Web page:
As fate would have it, we found ourselves approaching the cashier simultaneously. Irritated though I was—ever impatient at check-out time—I of course was a gentleman. I likely mumbled something appropriate. If she said anything I didn't hear it. When it seemed she'd finished with the cashier and stepped away I moved up to unloaded my basket. Her plastic bag of produce was still on the counter. I touched the bag and asked if the angel was finished. The cashier said yes. I have the sense now the angel might have been waiting for someone. As she never retrieved her bag while I was transacting, I assume it was still there after I paid for my items and left. She and her plastic bag vanished from my mind the instant I turned and started back to my truck.
Thence recurred a more powerful irritation than that in the market, this one provoked initially by the spectacle that deranged my better nature when I arrived there during my lunch hour. Pickups, vans, SUVs and cars were jammed haphazardly into the tiny customer parking area. Cursing repeatedly without sound, I threaded my small pickup through the jumble to get from the street to a slot in the row of vehicles stretched along the side near the rear of the property. Accomplishing this without mishap, I felt my ire ebb as I walked across the gravel to the rows of produce under the roof. It returned the instant I stepped back out with my purchases. The lot as cluttered as before.
Getting out would require a series of cramped maneuvers to avoid scratching or dinging metal or backing into another shopper returning to or coming from his or her vehicle while doubtlessly absorbed by the ubiquitous hand-held digital device. I had just completed the final backup of my escape pattern and was about to turn toward the exit when I glanced to my left. There she stood, scant feet away holding her bag of produce and staring at me as if we'd both just dodged disaster.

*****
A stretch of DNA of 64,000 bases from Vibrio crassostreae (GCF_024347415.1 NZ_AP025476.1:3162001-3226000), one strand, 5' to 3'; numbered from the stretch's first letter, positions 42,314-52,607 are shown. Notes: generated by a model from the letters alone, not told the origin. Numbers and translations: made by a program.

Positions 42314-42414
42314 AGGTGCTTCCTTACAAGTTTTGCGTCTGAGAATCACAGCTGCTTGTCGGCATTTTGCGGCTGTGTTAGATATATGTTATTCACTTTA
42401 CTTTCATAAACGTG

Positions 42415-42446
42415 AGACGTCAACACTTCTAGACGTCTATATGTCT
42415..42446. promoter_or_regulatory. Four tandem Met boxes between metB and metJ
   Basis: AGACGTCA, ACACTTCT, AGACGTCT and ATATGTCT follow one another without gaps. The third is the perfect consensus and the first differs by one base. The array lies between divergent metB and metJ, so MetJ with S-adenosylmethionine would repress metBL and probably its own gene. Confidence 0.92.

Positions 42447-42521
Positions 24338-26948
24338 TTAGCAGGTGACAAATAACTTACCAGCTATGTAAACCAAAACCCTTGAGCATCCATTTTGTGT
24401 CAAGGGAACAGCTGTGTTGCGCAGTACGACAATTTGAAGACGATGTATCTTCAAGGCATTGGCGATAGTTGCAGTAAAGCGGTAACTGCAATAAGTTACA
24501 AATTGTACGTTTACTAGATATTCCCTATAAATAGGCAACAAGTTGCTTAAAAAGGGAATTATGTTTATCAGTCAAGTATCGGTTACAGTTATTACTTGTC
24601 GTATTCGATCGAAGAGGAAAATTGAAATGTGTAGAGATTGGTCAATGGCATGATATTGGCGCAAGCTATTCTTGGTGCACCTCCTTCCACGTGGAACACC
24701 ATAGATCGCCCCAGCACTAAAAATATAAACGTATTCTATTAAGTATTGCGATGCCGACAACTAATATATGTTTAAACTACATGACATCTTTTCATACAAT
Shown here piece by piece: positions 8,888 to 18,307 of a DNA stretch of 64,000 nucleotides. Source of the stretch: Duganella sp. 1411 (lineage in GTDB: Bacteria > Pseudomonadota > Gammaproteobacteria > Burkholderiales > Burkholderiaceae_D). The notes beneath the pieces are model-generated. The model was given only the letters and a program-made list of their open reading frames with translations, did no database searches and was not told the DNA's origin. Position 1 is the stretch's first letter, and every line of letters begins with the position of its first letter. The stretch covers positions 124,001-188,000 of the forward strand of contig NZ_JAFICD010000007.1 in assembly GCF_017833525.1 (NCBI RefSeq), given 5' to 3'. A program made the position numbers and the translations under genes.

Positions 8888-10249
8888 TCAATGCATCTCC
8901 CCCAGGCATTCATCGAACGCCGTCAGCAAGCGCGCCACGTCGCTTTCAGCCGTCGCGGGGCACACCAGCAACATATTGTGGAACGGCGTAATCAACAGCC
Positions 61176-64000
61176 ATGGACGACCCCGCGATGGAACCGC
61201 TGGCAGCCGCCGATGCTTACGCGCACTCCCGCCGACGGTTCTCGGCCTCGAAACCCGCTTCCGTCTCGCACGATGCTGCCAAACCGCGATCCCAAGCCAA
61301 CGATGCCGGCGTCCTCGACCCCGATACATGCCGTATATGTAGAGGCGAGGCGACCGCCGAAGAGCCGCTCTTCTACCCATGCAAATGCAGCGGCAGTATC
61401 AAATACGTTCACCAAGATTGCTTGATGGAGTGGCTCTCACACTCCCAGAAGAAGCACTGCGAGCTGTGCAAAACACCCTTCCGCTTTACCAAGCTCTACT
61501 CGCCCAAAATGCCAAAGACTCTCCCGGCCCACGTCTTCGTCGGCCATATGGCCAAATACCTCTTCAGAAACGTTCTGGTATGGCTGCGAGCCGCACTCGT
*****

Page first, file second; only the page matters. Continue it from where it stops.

I recognized her only as the bald woman whose bag of produce I'd touched moments earlier. Anger and vulnerability vied for dominance in my head. I wasn't certain I had looked carefully enough out that side of my truck while backing up. Her wide blue eyes suggested I had not. Yet, they were hesitant. Was she betraying suspicion of her own negligence in approaching too near a moving vehicle? Our mutual ambivalence, as I see it now, held fast in equipoise until I broke off my gaze and drove back to the street.
Her face haunted me on my way home. I was unpacking my purchases on the kitchen counter a short time later when something else in those startled eyes came through to me. There was a quiet friskiness in them. A glow of serene thrill. Her health evidently had worsened in the fourteen months since I'd last seen her, but she gave off no fear. No sign of surrender. Unbeaten. My angel was still in the game.

Wednesday, August 19, 2015

What's Wrong with Dorfman? [book report]

I put off reading What's Wrong with Dorfman as long as I could. Not because I was afraid it wouldn't be good. I knew it would be terrific, which is why I finally gave in and read it. I read it despite knowing that whatever was wrong with Dorfman would soon be wrong with me. I was right, of course. This is precisely what happened.
Dorfman wakes up disoriented, dizzy, nauseous, depressed, and has diarrhea. As I followed his symptoms in the book it became grotesquely clear to me I had them, too—except for the depression. The saving grace was John Blumenthal's devious comic sensibility. Every time I started feeling depressed along with Dorfman, I came to something that made me laugh. If only poor Dorfman could have read What's Wrong with Dorfman whenever he started sliding into depression maybe he would have laughed like I did, and felt better. But let's get real.